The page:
• abir mojumder 6 years ago

      yea he made a mistake there

  • Ismail Zaman 6 years ago

    You sir are a live saver. Can’t thank you enough.

  • Waris Ali 6 years ago


  • Njeri Kiongo 6 years ago


  • Adxm27 6 years ago

    if the stationary wave doesnt transfer energy then why can you hear sound from a guitar?

    • Baruch Davis 5 years ago

      If I’ve understood correctly, at nodes the energy that would be transmitted by a progressive wave is cancelled out by the fact that in a standing wave, destructive interference occurs where the energy transferred is cancelled out and so noise from sound waves is cancelled out. However, at any other point in the wave, constructive interference between the transmitted wave and the reflected wave (which forms the standing wave), occurs, and so the amplitude is actually doubled at these points so at those place in the wave the sound produced is actually louder and it’s at these points where you actually hear the sound, loudest, at the antinodes.

    • tKnz 4 years ago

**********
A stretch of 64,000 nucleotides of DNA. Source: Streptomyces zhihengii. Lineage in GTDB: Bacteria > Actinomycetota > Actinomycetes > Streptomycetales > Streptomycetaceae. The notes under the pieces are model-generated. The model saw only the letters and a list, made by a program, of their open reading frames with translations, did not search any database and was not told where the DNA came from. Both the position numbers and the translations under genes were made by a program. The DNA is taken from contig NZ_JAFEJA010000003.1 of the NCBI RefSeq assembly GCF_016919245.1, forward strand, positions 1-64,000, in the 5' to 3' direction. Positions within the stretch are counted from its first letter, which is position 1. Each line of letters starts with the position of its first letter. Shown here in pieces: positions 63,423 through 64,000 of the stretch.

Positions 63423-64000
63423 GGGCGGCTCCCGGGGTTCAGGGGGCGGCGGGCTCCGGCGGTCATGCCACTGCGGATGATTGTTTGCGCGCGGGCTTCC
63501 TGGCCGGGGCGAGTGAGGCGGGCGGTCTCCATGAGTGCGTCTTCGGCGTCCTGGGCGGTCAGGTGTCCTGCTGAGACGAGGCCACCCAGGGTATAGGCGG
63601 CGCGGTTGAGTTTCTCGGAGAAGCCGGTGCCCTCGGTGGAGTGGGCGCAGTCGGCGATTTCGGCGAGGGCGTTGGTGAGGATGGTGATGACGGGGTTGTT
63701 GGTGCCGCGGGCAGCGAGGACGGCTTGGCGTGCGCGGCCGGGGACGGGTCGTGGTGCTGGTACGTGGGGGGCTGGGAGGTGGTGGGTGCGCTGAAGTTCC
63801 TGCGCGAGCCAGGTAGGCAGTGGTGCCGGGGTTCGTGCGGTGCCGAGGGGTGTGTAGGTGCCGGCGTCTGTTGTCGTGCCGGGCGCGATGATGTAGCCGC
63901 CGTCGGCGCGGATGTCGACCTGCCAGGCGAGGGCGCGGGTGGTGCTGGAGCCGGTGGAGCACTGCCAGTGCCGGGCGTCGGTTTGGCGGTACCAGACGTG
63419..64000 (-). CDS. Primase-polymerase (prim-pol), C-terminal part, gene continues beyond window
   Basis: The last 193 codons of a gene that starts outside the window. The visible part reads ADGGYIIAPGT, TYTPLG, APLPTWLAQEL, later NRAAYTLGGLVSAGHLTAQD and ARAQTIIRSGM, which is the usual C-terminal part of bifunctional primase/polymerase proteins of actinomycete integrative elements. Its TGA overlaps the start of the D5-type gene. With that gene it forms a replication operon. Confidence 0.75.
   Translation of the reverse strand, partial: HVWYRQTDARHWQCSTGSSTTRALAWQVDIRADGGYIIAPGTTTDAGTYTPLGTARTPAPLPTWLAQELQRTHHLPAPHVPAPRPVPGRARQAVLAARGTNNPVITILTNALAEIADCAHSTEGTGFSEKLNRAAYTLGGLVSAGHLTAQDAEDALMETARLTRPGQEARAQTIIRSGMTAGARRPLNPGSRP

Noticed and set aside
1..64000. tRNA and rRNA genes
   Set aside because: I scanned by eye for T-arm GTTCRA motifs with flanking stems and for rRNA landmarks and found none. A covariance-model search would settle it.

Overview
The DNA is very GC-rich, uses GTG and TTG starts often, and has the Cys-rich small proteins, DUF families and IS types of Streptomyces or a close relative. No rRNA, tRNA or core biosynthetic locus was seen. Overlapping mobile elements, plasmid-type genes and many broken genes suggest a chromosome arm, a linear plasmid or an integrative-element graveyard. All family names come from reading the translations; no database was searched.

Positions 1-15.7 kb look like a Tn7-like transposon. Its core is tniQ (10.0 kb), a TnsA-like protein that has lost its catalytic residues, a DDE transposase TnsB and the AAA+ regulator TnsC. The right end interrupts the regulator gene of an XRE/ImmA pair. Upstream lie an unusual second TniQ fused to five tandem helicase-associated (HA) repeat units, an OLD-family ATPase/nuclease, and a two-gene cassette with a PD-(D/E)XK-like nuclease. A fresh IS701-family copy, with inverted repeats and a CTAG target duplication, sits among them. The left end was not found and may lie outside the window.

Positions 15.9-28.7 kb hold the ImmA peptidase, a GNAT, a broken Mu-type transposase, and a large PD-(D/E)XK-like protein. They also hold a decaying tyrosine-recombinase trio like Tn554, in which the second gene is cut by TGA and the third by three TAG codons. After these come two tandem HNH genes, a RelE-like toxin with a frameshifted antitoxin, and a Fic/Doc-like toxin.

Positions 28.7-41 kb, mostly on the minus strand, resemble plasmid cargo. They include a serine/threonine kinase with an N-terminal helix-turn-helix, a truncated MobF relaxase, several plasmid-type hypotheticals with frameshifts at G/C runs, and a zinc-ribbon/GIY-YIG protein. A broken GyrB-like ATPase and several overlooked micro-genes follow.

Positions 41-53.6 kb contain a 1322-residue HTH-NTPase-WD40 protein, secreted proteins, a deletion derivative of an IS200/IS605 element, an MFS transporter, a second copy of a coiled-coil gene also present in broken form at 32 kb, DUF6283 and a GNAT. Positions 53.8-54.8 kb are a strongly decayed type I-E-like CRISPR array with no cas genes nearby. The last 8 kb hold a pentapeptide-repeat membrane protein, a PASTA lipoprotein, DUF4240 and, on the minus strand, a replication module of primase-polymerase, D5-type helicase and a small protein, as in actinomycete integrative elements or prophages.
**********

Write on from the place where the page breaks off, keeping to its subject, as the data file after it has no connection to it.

misunderstoof it g. It holds most of its energy because it is being held at two points, so the wave is not progressing anywhere. But, the particles in the wave are vibrating. This trasnfers vibrations to the air, causing sound

    • Mridula Sharma 3 years ago

      @tKnz thank you so so so much. I was dying for an answer to my question……

  • Lovely Being 6 years ago

    You are a life saver … Thank you so much … I’m able to understand much better

  • Tamara Osbourne 5 years ago

    What is the pattern between the different harmonic patterns?

  • Onim 5 years ago

    Sir those explanations are really good

  • Divyia Nantha Balan 5 years ago

    Hi 🙂 Great video.
    Quick question: isn’t wavelength supposed to be the distance between 2 consecutive nodes/antinodes? why is it lambda over 2 for the fundamental frequency

    • Sidharth Shambu 5 years ago

      Distance between 2 consecutive nodes or antinodes is HALF OF WAVE LENGTH

  • I like Airplanes ok 5 years ago

    1:41 can this ever form from EM waves like light waves

  • Demon-鬼 5 years ago